A year ago, I was walking my two dogs at the beach when one lurched in one direction and other decided to swing around behind me to catch up to the other. The result was one heck of a sore shoulder! For nearly 2 weeks I had trouble moving my shoulder without pain and I had many people telling me I had torn the rotator cuff and I was doomed for surgery.
Unlike myself, I let it sit and I took time off and then went back to doing yoga and activities that I normally do and just favored it, when it would speak to me. A year later, I found myself suffering elbow pain when I would massage my clients and physical weakening to the point I gave up many poses in yoga due to no strength and continued limited range of motion. Finally, a month ago I was looking at my shoulders in a mirror and I could see a structural change to my left shoulder, which is my dominant arm. Movement had become so impinged that I was compensating in ways that were not healthy long term for my body and shoulder. I showed my business partner and Rolfer, Cosper Scafidi, my upper body and he jump with alarm at the condition my shoulder. I was showing classic signs of adhesion encapsulated shoulder or frozen shoulder.
Frozen shoulder is the result of an injury in the joint where the head of the humerus, or upper arm, fits into the socket of the shoulder. The ligaments that support the capsule become inflamed and cause pain, stiffness and limited motion. Frozen shoulder seems more common in women and people living with diabetes and generally more cases appear in ages 40 and older.
I quickly got a prescription for PT and booked an appointment. I booked a Rolfing session with Cosper, and added one appointment a week for deep tissue massage, acupuncture and chiropractic. No wasting time, I want to be active and need my shoulder to do it!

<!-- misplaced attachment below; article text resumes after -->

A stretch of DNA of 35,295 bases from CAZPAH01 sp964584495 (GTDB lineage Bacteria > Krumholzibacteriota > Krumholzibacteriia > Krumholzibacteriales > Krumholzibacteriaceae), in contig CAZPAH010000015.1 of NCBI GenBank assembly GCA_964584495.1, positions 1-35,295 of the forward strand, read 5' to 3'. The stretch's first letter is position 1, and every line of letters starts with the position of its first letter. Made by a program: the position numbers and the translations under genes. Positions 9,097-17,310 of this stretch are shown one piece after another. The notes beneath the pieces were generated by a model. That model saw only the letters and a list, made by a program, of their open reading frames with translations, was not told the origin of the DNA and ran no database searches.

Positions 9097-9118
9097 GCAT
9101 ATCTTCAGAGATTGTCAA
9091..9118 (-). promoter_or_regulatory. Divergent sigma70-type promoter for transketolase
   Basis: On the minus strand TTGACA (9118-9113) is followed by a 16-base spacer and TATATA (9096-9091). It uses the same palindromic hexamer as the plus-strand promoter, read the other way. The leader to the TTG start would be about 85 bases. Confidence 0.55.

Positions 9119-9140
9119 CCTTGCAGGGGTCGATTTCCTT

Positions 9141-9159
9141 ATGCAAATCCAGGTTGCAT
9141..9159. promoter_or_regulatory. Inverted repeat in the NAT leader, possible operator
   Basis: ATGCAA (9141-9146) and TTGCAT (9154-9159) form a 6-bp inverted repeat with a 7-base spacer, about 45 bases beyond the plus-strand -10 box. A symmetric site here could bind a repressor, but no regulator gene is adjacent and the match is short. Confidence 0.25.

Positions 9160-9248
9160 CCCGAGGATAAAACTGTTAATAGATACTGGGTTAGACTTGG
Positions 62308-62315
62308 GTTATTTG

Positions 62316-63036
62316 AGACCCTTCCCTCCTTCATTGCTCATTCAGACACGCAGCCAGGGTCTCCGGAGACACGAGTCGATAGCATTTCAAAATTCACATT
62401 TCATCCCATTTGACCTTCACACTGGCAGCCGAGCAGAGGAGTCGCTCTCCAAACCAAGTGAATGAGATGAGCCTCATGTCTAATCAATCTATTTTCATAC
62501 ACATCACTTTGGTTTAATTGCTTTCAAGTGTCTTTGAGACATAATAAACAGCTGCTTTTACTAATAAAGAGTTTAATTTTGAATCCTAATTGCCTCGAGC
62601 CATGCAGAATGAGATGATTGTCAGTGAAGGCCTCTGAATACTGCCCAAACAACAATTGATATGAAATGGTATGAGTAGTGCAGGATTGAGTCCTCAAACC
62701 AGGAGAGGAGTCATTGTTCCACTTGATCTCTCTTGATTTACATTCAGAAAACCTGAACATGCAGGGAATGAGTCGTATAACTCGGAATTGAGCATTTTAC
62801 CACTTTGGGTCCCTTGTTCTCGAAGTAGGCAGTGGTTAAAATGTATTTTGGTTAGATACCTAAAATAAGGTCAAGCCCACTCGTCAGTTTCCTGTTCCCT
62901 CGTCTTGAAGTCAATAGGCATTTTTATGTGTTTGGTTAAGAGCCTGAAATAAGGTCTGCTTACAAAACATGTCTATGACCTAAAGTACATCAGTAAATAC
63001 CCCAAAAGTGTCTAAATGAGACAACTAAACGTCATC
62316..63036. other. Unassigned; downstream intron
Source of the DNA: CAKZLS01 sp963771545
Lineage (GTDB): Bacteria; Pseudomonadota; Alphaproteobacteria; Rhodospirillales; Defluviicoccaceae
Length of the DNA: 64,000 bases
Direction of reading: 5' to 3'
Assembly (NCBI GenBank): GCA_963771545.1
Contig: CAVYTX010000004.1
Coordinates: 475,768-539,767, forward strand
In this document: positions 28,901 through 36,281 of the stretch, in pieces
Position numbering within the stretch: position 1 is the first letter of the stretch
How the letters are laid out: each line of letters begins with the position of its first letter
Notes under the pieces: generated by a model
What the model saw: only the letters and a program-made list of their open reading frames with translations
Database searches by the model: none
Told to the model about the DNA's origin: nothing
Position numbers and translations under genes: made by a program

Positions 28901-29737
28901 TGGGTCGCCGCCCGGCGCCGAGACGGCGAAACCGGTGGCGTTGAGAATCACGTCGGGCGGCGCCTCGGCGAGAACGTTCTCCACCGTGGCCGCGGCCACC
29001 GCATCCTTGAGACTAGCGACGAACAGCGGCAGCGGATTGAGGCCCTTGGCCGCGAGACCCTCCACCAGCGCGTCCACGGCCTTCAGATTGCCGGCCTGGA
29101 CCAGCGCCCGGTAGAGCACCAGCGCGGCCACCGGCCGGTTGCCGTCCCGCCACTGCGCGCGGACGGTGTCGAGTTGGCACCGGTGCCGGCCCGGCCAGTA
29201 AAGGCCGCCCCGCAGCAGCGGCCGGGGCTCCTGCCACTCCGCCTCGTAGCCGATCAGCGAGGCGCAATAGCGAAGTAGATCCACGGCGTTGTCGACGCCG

The first week was torture! The physical therapist immediately started to work at stretching out the ligaments that were now glued to the socket and forcibly open the range of motion. Next day I saw Cosper for Rolfing. Rolfing is a different type of bodywork. Rolfing is often referred to a "structural integration". It works to realign the connective tissue, or the fascia, of the body.
Cosper has been Rolfing for 28 years and I love to watch him work on the intricacy of the body and it's sticky wrapping called fascia. Rolfers start by looking at the pull of the skin. In other words, if you have a frozen shoulder, the skin on my back, arm and chest pulls upward toward the injury and therefore throws the body's structure, the bones and ligaments, out of proper alignment. From the back, my left shoulder blade was higher than my right. My left shoulder joint also tipped forward, looking like I was slouching. My hour of Rolfing was not quiet!! I winced in pain and sweated as he drove his fingers through scar tissue to get the capsule, or joint to move.